If there were a soundtrack for the uptown Charlotte protesting in the days following the fatal shooting of Keith Lamont Scott, Sam Bethea’s raspy two-word chant could be the melody in the feature track.
“Jeeeee-sus saves! Jeeeee-sus saves!” It’s been a ubiquitous sound uptown paired against chants of “Release the tapes!” and “Black lives matter!”
But Bethea, 44, a sturdily built African-American man with kind eyes and a voice that booms, isn’t an evangelist. His message is one of non-aggression, and he isn’t preachy in its delivery. And he said he understands the protesters who turned violent this week.
“I get it. I was once one of these misdirected young men,” Bethea told me Thursday evening around 9, when the last of the protesters marching down Trade toward the EpiCentre had passed. He wouldn’t pause his chants while the protesters were within ears’ reach.
Between the ages of 16 and 26, Bethea says he was arrested 29 times. He describes himself then as a “young, misguided, black wannabe thug” before turning to a life of faith.
“I look at these people as my sons and my daughters,” Bethea said.
On Wednesday night, the demonstrations that started as family-friendly and peaceful in Marshall Park quickly got heated, and police in riot gear used tear gas to disperse angry crowds before blocking off portions of Trade and College. Forty-four people were arrested, and one young man, Justin Carr, was fatally shot in front of the Omni Hotel.
Bethea told Esquire in a recent story that he was steps from the shooting. Later that night, I spotted him down next to a line of police blocking off Trade at College Street, booming his usual “Jesus saves!” mantra as one angry young woman replied with “F--- that s---!”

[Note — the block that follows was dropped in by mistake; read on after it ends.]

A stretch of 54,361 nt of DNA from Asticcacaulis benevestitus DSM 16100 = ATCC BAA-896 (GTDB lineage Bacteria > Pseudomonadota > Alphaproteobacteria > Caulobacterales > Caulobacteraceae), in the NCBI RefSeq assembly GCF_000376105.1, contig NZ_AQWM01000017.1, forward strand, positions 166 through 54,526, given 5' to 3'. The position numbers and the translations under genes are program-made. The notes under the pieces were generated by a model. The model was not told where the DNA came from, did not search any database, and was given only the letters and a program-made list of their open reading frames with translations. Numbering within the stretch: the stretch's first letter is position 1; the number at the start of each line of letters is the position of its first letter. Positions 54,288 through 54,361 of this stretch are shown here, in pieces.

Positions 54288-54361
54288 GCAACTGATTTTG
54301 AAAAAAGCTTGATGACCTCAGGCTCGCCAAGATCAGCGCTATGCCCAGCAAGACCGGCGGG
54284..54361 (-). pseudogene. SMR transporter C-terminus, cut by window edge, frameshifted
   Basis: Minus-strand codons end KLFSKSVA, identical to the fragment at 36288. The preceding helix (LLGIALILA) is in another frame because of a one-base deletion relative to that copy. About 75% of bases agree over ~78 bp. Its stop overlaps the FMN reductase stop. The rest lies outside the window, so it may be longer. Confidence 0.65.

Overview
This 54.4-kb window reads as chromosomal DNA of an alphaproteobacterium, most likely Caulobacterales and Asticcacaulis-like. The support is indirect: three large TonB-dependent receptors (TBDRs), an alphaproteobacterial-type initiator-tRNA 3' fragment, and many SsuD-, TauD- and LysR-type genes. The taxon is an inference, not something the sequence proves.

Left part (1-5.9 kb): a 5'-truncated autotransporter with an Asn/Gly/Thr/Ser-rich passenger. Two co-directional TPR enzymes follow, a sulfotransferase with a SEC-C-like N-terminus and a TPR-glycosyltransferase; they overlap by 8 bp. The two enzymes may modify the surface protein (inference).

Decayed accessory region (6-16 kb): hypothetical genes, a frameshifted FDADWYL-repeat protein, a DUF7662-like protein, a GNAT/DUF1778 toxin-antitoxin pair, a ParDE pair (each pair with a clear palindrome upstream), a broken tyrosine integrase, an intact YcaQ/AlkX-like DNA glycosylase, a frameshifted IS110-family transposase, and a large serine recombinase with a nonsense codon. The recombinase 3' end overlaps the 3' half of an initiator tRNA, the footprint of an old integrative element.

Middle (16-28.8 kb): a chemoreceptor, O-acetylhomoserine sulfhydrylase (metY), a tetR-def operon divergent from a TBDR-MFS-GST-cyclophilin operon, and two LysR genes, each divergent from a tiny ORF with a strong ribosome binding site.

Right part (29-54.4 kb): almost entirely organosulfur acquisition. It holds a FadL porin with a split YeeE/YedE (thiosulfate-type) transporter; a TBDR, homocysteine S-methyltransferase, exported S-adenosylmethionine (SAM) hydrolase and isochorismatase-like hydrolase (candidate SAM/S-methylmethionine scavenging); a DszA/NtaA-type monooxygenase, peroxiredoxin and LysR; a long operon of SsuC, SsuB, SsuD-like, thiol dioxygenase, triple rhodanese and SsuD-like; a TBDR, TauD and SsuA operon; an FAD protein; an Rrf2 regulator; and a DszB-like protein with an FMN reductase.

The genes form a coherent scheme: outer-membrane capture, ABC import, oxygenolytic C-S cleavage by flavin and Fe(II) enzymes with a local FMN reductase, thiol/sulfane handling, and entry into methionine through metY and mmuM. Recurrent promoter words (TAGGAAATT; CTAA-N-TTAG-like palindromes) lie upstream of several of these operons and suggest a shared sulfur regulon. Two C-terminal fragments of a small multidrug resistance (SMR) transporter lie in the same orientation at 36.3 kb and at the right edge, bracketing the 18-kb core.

Besides her, though, others around him were peaceful and calm, one of the few groups still uptown that night that could be described as such. When I asked how he seemed to keep people calm, Bethea replied, “It wasn’t me. It was the Holy Spirit through me.”
“We gotta love on these folks,” he said of the violent demonstrators. “They have a voice, they want to be heard. They’re good people wanting to do a good thing, but doing it the wrong way.”
Bethea, who retired from a job at Wal-Mart last year, was born in Washington, D.C., but has lived in Charlotte for about 30 years. He goes to Church of the Open Door, an independent Baptist church in Charlotte. That’s where he met Pastor Fleet Kirkpatrick, who Bethea describes as his mentor and father, when he was 26.
“I’m just trying to show (the demonstrators) love,” Bethea said. “(Pastor Kirkpatrick) said, ‘Sam, where love is felt, the message is heard.’”
If you’ve ever been on Trade and Tryon on any given Monday, Thursday or Friday at noon or 5 p.m. you’ve probably seen Bethea. He’s been showing up to what’s become his usual spot there for about two years.
On Friday, Bethea told me he left his spot at 3 that morning, but was back out by 9. His voice was hoarse, and he’d only sat down for about 30 minutes all day.
When I pressed him about how he hasn’t lost his voice after 12 straight hours of nearly nonstop chanting (lozenges? Honey?), Bethea replied without hesitation: “It’s the Holy Spirit.”